Politically extreme counties may act as magnets, migration patterns suggest
It may not be just location, location, location that influences where people move to in the United States, but also politics, politics, politics, according to a team of researchers.
In a study of county-to-county migration patterns in the U.S., the researchers found that when people migrate, they tend to move to other counties that reflect their political preferences. They added that the pattern also suggests that people moving from moderate partisan counties are just as likely to move to extreme partisan counties as they are to move to other moderate counties. However, people who live in a politically extreme county are significantly likely to move to a similarly extreme county.
This type of political sorting might turn extreme counties into "magnets" that pull people from moderate counties and exchange them with other extreme counties.
"We found that the places that were most likely to exhibit same-party preference in movement are counties that are politically extreme," said Bruce Desmarais, the DeGrandis-McCourtney Early Career Professor in Political Science, and a faculty co-hire of the Institute for Computational and Data Sciences (ICDS), Penn State. "What we saw was that movement from very Democratic or very Republican counties tended to be isolated to migration to other counties that are politically similar."
These migration patterns could be a mechanism behind the growing political divide in the country, added Desmarais, who worked with Xi Liu, former doctoral student in geography at Penn State, and currently a software engineer with Google; and Clio Andris, assistant professor of city and regional planning and interactive computing at Georgia Tech.
"It's a geographic form of polarization," said Desmarais, who is also the associate director of the Center for Social Data Analytics. "It's a phenomenon that political scientists refer to as the 'hollowing out of the political center." Forty years ago, you could find many moderate Democrats and moderate Republicans in Congress. You don't find that now—and we're also seeing this dynamic in these migration patterns."
Other factors, such as jobs, still play an important role in decisions about where to move, according to the researchers.
"We included both the political factors and the usual economic drivers of migration," said Desmarais. "Those economic factors still explain more of the variance. People are not going to say, "I'm going to move to a county that is politically similar to me, but where I can't find a job.'"
He added that political scientists are concerned that as people geographically separate themselves, they may be less likely to encounter different points of view, which may then further widen this political divide.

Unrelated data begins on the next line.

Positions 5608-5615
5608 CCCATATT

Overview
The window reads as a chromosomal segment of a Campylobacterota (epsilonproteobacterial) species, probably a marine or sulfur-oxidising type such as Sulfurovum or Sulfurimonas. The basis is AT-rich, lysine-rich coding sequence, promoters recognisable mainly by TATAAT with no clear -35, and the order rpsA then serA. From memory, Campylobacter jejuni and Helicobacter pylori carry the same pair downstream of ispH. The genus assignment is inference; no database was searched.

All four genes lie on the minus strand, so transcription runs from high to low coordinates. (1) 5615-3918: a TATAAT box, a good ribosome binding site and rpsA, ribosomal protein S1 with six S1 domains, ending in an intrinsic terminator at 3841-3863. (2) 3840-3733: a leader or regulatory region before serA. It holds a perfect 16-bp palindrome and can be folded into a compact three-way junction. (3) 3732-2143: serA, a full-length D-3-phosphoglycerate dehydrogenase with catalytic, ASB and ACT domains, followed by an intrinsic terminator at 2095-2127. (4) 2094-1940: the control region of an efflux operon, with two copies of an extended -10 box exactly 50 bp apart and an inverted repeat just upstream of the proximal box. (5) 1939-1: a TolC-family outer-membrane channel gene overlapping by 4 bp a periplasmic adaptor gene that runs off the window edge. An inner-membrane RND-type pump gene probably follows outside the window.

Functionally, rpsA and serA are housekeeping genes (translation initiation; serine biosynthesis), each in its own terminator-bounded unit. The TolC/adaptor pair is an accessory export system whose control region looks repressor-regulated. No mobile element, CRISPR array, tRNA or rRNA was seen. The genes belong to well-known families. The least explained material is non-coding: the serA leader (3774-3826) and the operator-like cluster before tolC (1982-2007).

"Now that they're in that partisan environment, it could mean they might not pick up exposure to people from across the aisle and pick up other kinds of opinions," said Desmarais. "They're just going to be exposed to their own echo chamber or their political bubble by being either in a very Democratic county or a very Republican county."
According to the researchers, who report this findings in the current issue of PLOS One, the study appears to back previous research that shows that political preferences may be guiding where people choose to live.
"There is some micro-level research that we cite in our paper that experimentally shows that people really do want to live among co-partisans," said Desmarais. Co-partisans are people who share political preferences.
The researchers used county-to-county data on migration flows from the U.S. Internal Revenue Service, which spanned 14 years, from 2002 to 2015. For county-level presidential election patterns, the researchers used the County Presidential Election Returns, an open dataset that covered 2004, 2008, 2012 and 2016. This range of elections covers the administrations of George W. Bush and Barack Obama, several changes in party leadership over Congress and one redistricting period. The figures are also influenced by the 2016 election of Donald Trump.
The researchers examined counties in the contiguous states with a population of more than 20,000 people, based on figures from the 2010 Census.
The researchers used the computational resources of the Institute for Computational and Data Sciences' advanced computing infrastructure.
"This was a really big project that needed a large amount of computational power," said Desmarais. "We ran all of our analysis on the high-performance computing cluster."